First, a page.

The word “shed” becomes central to the theme of artist Pin Calacal’s works in “Gather”. Here, the artist is aware of the uncontrollable forces that permit the removal of articles from the body, like hair and clothing; items that once were, at some point, parts of the self and of the identity. Calacal, then, gathers these entities to form works, in an attempt to make sense of how these fragments could provide a redefinition of personal space to re-examine our notions of what embodies a home.
Dealing with Myasthenia Gravis, a chronic autoimmune neuromuscular disorder that causes weakness in the skeletal muscles, Calacal’s works have always been anchored in the artist’s fixation on the idea of control where the physical body acts as the device that holds things together. Taking cue from this thought, Calacal intervenes and collects those that had been discarded away from the self; from these, she either creates drawings or paintings in their image or assembles random objects for ephemera, which is a practice in asserting one’s power from a wayward situation.
An interesting part of this exhibition comes in the form of collected balls of hair. Each ovoid depicts an indexical representation of the amount of time spent on waiting as the artist’s family (composed of herself, her mother, and sister) awaits the completion of an apartment renovation, which would later become their new home as they depart from a complicated household situation. In some ways, the balls of hair remind Calacal of the days when her mother would sweep into a dustpan the strands of hair from the floor, those that were shed from the head; a quiet but telling way of gathering strength in the process of renewal and acceptance that are both happening in the body and in the mind.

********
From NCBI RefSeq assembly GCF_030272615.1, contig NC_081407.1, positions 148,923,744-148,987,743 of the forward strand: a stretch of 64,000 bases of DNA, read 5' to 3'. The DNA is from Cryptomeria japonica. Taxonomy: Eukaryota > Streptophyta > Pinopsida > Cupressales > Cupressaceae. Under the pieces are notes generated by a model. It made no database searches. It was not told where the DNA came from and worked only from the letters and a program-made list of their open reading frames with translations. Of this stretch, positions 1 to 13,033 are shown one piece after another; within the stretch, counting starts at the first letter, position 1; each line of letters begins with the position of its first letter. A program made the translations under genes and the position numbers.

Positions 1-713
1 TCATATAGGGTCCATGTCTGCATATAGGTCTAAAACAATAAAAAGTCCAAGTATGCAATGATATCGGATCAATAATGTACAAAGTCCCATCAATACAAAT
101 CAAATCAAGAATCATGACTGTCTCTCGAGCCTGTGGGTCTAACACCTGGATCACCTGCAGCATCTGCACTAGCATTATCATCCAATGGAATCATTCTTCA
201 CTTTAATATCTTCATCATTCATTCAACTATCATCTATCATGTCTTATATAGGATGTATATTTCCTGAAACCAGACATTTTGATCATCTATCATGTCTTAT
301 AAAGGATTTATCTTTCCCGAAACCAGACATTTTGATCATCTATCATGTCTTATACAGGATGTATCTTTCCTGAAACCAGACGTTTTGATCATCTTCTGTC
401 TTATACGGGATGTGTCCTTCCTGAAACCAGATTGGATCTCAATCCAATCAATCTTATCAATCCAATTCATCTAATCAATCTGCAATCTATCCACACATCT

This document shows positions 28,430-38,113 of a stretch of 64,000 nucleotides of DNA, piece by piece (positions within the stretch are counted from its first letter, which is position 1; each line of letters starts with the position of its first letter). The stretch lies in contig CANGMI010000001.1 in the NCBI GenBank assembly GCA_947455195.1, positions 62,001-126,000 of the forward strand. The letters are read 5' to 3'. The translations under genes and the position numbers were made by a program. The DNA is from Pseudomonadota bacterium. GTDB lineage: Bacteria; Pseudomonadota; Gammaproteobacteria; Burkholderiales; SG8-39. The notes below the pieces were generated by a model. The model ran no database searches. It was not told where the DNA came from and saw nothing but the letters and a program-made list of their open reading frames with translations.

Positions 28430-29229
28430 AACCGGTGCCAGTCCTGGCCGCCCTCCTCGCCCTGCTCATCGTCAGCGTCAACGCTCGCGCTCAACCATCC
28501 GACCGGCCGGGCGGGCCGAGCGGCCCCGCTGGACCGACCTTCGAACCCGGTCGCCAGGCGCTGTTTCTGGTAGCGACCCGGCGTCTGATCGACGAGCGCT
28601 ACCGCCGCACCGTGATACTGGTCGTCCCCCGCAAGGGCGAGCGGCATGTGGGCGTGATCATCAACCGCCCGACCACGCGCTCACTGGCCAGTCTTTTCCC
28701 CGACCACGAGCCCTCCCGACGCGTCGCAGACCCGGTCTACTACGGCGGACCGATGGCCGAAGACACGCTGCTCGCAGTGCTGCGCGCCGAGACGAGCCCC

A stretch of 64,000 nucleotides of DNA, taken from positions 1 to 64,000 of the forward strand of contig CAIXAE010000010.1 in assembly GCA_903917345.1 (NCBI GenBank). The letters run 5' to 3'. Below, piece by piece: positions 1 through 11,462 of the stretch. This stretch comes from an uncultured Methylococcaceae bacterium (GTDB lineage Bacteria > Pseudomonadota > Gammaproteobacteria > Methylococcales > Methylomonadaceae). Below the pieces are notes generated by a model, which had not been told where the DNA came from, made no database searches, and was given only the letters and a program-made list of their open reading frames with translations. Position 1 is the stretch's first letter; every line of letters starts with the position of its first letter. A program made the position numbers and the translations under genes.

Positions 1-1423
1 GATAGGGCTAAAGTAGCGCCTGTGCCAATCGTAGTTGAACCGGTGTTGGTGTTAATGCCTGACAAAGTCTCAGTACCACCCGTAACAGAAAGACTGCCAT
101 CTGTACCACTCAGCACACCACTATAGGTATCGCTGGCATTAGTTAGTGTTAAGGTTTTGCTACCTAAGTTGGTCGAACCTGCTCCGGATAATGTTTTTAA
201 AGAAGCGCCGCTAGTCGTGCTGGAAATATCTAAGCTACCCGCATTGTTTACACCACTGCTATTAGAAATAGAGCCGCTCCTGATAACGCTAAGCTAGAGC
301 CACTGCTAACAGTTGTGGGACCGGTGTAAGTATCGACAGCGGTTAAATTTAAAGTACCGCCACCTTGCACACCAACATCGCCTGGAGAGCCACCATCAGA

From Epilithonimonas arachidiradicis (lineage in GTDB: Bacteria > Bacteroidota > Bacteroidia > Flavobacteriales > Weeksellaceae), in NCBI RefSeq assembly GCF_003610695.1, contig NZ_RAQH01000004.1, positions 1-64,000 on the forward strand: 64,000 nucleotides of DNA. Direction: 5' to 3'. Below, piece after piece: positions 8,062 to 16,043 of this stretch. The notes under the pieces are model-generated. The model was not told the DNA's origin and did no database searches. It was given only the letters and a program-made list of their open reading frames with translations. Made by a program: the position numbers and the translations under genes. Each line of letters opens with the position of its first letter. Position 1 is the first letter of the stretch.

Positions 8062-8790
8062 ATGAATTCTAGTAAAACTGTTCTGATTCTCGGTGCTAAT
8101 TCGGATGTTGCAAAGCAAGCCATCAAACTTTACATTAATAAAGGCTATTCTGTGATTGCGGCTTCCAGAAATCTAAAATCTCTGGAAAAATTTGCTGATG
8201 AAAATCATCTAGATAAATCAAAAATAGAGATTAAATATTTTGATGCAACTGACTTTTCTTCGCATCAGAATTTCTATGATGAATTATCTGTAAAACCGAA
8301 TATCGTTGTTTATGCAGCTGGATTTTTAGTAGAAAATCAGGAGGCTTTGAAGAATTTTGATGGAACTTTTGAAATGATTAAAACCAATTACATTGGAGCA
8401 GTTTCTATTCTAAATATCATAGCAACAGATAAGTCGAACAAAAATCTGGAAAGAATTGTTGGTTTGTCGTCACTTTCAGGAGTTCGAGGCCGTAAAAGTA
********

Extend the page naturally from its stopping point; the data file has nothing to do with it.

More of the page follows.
Calacal, in retrospect, likens this act of “shedding” to the constant unraveling of the self. Within these parameters, we are allowed to reflect on how the body casts off itself uncontrollably, purging out an act that forces us to concede to the realities of things as they happen. Through the parts of ourselves, which were already depleted from us, we gather these fragments back into an amalgam of what defines a home, like how a bird collects different things to build a nest— a temporary space that provides an abode to a new life. In this show, the nests function as portals of belonging as they contain random materials that declare or portray the existence of being: an empty nest; a crowded roost; a snugly sojourn. Calacal reflects more from the act of shedding; imparts in a process where one is given the ability to gather and arrange a home that would forego the physical structure of safety, control, and residence. However, what we take from what we have lost are almost always never the same things. Here is an opportunity to govern how we would like to live in this world. The knowledge to discern and discard is only as important as our capacity to move forward.